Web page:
Banks and building societies also offer fixed-rate bonds, which repay your capital plus a fixed amount of interest at the end of a set period or at the end of each year. The Nationwide one-year fixed-rate bond pays 7 per cent on deposits of at least pounds 500. It also offers a two-year bond paying 7.3 per cent. The Halifax is offering 7.4 per cent on its three- year bond with a minimum deposit of pounds 2,000.

Lightning is not supposed to strike twice, but if you fancy your luck you might decide to invest your windfall cash in another building society which could opt to convert from a mutual. That would bring another windfall your way.

A lot of the societies have said that they want to maintain their mutual status, but just for the record, the possibilities would include: Nationwide, Birmingham Midshires, Bradford & Bingley, Britannia, Coventry, Newcastle, Norwich & Peterborough, Skipton, West Bromwich and Yorkshire. Some of these pay good rates on their Tessas and may be worth considering for that reason alonen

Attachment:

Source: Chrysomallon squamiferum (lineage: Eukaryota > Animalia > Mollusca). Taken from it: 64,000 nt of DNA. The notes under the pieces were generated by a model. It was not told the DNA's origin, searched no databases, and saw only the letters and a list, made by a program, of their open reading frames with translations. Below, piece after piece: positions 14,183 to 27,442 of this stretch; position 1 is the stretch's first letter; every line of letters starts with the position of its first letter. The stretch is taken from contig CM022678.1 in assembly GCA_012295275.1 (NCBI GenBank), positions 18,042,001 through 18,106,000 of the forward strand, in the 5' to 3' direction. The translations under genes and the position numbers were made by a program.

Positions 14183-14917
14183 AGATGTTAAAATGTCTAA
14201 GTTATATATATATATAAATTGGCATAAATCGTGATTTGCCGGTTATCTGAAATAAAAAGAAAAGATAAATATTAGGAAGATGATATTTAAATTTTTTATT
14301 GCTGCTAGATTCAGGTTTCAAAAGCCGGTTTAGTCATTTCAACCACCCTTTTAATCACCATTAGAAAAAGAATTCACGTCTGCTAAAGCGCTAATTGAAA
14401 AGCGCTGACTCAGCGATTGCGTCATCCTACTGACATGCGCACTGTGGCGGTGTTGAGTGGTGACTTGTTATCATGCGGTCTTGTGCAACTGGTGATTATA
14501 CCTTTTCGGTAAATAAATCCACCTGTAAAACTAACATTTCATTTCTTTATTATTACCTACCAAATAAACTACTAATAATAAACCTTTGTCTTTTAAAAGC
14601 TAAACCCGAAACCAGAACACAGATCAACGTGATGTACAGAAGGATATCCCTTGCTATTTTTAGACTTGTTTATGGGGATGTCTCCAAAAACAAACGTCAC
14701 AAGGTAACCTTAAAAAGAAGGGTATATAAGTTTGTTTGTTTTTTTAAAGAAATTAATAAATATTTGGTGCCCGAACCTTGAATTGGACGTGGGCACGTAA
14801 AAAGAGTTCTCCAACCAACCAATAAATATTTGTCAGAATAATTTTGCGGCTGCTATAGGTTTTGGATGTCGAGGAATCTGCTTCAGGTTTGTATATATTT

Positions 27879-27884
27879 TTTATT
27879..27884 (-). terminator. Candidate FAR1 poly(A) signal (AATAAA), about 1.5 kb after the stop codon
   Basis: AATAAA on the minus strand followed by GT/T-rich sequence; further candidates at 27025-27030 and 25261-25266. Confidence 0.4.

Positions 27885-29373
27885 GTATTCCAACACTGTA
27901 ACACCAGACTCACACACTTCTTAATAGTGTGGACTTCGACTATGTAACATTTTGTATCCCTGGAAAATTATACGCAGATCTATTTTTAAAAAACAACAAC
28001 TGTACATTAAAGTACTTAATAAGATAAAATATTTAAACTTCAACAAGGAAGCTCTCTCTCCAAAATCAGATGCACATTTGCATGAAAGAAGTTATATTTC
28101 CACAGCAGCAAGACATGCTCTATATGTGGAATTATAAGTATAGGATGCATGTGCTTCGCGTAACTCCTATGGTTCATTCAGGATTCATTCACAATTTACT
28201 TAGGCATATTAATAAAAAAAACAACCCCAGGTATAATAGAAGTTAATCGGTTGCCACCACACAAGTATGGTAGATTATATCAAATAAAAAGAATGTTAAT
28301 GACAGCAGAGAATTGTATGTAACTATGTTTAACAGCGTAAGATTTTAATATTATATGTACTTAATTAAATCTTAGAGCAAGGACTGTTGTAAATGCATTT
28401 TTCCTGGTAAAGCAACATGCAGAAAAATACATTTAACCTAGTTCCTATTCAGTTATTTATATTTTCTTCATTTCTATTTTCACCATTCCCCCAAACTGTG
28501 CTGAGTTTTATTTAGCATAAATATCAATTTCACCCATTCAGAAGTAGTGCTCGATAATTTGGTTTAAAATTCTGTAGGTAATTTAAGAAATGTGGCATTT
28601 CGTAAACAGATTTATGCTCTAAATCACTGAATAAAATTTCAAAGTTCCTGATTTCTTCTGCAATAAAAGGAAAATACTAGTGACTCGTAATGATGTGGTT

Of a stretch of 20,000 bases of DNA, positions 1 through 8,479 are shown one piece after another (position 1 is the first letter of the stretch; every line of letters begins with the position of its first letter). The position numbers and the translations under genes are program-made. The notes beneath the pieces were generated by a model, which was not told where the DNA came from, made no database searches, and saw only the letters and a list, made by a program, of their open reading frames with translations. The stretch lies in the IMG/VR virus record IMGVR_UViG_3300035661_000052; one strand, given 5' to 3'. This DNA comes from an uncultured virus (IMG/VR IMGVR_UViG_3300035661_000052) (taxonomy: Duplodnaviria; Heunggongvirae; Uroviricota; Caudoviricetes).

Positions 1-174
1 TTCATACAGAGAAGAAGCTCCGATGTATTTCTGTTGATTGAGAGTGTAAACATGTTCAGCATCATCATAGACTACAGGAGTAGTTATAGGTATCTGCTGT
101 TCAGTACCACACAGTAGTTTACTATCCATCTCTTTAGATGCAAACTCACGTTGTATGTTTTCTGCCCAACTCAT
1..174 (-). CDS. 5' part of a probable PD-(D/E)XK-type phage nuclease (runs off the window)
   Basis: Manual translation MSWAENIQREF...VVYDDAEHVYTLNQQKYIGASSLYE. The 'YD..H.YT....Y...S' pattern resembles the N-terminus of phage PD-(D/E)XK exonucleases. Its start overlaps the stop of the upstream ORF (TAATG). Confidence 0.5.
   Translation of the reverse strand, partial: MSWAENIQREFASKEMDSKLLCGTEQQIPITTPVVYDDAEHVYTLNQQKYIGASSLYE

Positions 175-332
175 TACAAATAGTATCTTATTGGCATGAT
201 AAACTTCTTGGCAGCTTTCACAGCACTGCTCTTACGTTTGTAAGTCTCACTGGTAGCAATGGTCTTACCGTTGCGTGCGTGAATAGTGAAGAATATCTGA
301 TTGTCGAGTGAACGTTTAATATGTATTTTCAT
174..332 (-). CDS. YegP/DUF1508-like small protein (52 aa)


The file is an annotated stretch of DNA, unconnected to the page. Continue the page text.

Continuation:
Independent Partners; Do you need financial advice on your investments, pension or insurance? Book a free consultation with an independent Financial Adviser at

peoplePair enliven the Emirates bore-draw
Arts and Entertainment
tvPoldark episode 8, review
Britain's opposition Labour Party leader Ed Miliband (R) and Boris Johnson, mayor of London, talk on the Andrew Marr show in London April 26
General electionAndrew Marr forced to intervene as Boris and Miliband clash on TV
Finacial products from our partners
Property search
  • Get to the point
Latest stories from i100
Have you tried new the Independent Digital Edition apps?
Independent Dating

By clicking 'Search' you
are agreeing to our
Terms of Use.

ES Rentals

    iJobs Job Widget
    iJobs Money & Business

    Ashdown Group: Treasury Assistant - Accounts Assistant - London, Old Street

    £24000 - £26000 per annum + benefits : Ashdown Group: A highly successful, glo...